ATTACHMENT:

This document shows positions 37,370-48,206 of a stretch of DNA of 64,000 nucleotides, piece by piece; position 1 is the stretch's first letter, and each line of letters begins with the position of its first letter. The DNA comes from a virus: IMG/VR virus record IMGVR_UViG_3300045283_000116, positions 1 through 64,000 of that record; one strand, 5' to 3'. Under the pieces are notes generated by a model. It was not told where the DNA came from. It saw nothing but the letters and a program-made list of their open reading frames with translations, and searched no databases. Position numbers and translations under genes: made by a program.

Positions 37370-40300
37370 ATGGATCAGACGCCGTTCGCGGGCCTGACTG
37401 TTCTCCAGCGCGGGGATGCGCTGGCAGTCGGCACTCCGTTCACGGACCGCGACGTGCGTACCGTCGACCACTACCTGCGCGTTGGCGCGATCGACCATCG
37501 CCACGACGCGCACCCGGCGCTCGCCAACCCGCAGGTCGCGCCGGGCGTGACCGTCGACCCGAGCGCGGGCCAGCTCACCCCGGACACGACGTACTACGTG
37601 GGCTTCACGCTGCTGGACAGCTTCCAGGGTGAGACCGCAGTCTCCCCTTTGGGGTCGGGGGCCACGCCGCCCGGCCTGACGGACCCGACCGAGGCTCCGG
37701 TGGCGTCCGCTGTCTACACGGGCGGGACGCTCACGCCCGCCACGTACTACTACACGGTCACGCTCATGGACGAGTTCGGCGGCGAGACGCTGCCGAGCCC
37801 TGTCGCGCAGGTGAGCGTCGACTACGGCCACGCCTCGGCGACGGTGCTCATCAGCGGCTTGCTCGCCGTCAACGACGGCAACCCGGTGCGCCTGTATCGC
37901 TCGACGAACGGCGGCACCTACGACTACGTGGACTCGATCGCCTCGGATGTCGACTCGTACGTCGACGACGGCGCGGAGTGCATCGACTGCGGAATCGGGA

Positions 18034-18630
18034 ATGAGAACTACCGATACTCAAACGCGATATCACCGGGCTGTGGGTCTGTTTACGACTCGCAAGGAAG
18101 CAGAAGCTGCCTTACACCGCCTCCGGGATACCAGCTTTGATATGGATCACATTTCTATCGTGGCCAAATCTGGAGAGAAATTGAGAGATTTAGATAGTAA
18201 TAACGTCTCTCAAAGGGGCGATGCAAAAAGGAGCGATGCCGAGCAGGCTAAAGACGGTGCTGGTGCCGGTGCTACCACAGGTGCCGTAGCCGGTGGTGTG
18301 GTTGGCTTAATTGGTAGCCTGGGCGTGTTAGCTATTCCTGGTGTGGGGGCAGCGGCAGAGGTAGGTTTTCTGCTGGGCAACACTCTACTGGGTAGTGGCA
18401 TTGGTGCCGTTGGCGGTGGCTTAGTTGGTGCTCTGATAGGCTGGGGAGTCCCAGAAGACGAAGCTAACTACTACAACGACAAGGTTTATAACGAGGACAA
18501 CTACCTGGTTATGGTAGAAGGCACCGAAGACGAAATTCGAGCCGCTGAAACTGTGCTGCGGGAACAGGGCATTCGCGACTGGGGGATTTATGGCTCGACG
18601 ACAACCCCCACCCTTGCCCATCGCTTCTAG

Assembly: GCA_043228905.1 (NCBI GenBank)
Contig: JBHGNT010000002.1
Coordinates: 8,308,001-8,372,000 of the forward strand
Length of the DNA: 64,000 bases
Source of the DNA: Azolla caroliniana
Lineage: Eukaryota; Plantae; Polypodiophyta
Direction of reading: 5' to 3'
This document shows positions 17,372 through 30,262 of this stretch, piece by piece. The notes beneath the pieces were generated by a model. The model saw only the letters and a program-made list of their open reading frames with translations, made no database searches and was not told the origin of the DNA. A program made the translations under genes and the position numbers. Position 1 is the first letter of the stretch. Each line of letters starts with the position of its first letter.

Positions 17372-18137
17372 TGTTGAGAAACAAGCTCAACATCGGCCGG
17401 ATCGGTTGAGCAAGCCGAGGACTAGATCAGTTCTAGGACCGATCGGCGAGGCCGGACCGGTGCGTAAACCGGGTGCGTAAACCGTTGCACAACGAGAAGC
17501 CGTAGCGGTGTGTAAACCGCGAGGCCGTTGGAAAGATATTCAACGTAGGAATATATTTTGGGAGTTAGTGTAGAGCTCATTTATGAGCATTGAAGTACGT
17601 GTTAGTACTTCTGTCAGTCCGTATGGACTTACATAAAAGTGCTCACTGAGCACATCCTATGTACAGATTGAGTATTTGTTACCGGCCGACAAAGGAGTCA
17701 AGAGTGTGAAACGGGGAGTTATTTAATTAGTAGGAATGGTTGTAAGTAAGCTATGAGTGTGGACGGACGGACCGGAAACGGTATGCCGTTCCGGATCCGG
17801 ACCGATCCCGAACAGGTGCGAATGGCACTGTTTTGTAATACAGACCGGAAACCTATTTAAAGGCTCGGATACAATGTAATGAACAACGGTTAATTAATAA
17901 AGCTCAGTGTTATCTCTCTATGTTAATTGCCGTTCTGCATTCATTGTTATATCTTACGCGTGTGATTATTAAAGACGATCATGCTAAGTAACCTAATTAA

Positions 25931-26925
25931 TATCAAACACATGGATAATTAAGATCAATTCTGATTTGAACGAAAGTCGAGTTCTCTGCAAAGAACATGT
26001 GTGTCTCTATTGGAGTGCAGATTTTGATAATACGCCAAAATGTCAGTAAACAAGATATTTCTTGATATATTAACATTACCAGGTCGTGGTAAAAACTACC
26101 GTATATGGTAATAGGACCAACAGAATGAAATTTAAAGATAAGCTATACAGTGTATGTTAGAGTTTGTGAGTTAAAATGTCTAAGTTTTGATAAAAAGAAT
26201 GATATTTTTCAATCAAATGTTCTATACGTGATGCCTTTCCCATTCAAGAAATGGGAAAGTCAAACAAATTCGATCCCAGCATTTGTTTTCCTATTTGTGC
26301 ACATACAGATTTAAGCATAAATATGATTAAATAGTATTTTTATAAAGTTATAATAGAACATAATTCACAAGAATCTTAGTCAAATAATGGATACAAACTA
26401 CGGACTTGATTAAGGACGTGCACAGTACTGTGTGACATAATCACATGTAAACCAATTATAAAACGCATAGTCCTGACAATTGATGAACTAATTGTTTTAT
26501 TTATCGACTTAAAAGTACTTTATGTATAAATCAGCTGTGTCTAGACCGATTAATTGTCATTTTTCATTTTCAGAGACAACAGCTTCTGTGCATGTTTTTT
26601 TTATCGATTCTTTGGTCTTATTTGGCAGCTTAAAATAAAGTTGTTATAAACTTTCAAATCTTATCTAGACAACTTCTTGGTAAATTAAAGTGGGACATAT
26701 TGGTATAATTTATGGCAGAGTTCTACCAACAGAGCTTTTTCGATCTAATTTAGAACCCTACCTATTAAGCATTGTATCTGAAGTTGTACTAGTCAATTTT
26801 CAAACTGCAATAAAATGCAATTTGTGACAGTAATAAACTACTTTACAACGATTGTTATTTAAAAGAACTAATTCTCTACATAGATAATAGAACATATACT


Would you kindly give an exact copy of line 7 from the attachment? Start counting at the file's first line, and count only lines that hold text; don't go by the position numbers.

37701 TGGCGTCCGCTGTCTACACGGGCGGGACGCTCACGCCCGCCACGTACTACTACACGGTCACGCTCATGGACGAGTTCGGCGGCGAGACGCTGCCGAGCCC